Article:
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The researchers particularly focused on honing their detections for how the different operating systems talk to “hardware devices” or sensors and components like the keyboard and camera. By monitoring how the different parts of the system run and communicate with each other and looking for new behaviors or connections, memory forensic algorithms can catch and analyze more potentially malicious activity. One potential tell, for example, is to monitor an operating system process that’s always running, say the feature that lets users log in to a system, and to flag it if additional code gets injected into that process after it starts running. If code was introduced later it could be a sign of malicious manipulation.

“If you work in the incident response field, you likely see this malware all the time,” Case said during his Black Hat talk last week. “We see this targeted at our clients on a daily basis. And if you read the reports from other security vendors, it’s pretty much universal that when you have a motivated threat group targeting an organization—whether that’s a research group inside the organization, whether it’s executives, whether it’s down to just an individual person—the malware that gets deployed on those machines are going to leverage access to hardware devices for truly sensitive information.”

To do forensic analysis of what's happening in a device's memory at a given time, researchers dump the memory into a sort of snapshot file of everything that was in there at that moment. If your laptop has 16 GB of RAM and the memory is full, you'll pull out a 16-GB file from it. But to detect attacks in real time, organizations need to set up forensic monitoring on their devices in advance. And not all operating systems make it easy to conduct such monitoring.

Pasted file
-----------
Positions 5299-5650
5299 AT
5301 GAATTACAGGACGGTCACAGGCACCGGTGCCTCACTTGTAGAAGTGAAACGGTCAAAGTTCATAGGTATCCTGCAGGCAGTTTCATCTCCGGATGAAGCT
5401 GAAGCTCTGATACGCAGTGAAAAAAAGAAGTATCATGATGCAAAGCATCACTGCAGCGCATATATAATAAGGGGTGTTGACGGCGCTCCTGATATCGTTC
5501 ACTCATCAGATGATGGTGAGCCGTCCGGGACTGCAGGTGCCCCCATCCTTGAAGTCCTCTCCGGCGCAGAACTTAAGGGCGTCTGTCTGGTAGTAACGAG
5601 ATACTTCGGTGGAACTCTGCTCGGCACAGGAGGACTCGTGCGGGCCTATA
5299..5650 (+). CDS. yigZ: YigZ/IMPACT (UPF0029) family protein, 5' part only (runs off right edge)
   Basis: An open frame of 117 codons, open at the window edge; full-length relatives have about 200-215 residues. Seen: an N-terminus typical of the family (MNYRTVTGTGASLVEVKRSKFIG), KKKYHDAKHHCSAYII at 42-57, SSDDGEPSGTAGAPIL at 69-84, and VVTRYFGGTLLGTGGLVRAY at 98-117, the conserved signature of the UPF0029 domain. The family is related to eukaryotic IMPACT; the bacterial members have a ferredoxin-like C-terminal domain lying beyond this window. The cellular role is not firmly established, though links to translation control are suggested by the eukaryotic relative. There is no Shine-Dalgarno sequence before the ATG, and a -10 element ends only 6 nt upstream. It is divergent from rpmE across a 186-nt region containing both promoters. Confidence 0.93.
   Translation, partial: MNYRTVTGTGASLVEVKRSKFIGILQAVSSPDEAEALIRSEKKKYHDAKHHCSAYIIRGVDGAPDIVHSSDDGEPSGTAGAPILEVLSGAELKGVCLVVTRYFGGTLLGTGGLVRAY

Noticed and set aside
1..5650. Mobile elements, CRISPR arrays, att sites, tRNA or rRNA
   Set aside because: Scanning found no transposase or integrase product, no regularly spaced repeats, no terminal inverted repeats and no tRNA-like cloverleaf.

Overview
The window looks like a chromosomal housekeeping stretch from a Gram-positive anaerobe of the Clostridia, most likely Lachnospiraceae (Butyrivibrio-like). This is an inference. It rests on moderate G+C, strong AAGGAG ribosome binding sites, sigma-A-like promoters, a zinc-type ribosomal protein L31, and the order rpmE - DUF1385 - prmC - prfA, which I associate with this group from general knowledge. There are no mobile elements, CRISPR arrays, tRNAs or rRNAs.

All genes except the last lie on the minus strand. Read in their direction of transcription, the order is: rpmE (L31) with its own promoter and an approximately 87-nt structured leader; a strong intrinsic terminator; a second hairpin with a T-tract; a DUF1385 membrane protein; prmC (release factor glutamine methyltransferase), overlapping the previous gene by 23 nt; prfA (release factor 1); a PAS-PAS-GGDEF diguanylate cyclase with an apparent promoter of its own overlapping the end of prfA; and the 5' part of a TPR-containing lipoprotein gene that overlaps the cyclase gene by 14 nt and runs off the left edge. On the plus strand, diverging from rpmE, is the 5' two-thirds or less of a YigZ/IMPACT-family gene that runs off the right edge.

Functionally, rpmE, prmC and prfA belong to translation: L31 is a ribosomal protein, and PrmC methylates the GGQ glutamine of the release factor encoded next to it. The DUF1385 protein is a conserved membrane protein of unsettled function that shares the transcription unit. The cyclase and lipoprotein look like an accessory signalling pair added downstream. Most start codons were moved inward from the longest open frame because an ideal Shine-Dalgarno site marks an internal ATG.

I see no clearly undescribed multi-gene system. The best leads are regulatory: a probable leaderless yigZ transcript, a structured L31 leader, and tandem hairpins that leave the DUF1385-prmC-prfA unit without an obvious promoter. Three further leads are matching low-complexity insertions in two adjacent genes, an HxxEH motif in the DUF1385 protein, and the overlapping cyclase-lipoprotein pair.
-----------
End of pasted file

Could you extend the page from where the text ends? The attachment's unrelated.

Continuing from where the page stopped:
Apple, in particular, is known for locking down access to macOS and iOS to minimize system visibility. The company says it takes this approach as a security measure because, in its estimation, users shouldn't need that level of access to operate within the tightly controlled Apple ecosystem. But the stance has been controversial for a number of reasons and has created tension with some security advocates, who say that when exploitable vulnerabilities do inevitably crop up in Apple's software, particularly iOS, the approach gives the hackers an advantage because defenders have more limited insight and control. 

“It can make exploitation harder, and it can make gaining malware persistence on a system harder,” Case says. “But it also makes forensics harder, so the argument goes both ways.” 

The team was able to make progress on developing detection tools for all three major desktop operating systems, though. And Case emphasizes that the goal is simply to detect as much spyware as possible wherever it can be done as the malware proliferates more and more.

“We work with a ton of very targeted organizations around the world and in the US, and it's organizations themselves being targeted. But also, many times, it’s individuals within the organization or within a political movement—these are the people who get targeted with this type of malware,” he says. “So the further we get on this research and the better our forensic tools are, the more we can find this behavior and make it harder for attackers to get into an environment, stay there, and get to data they want.”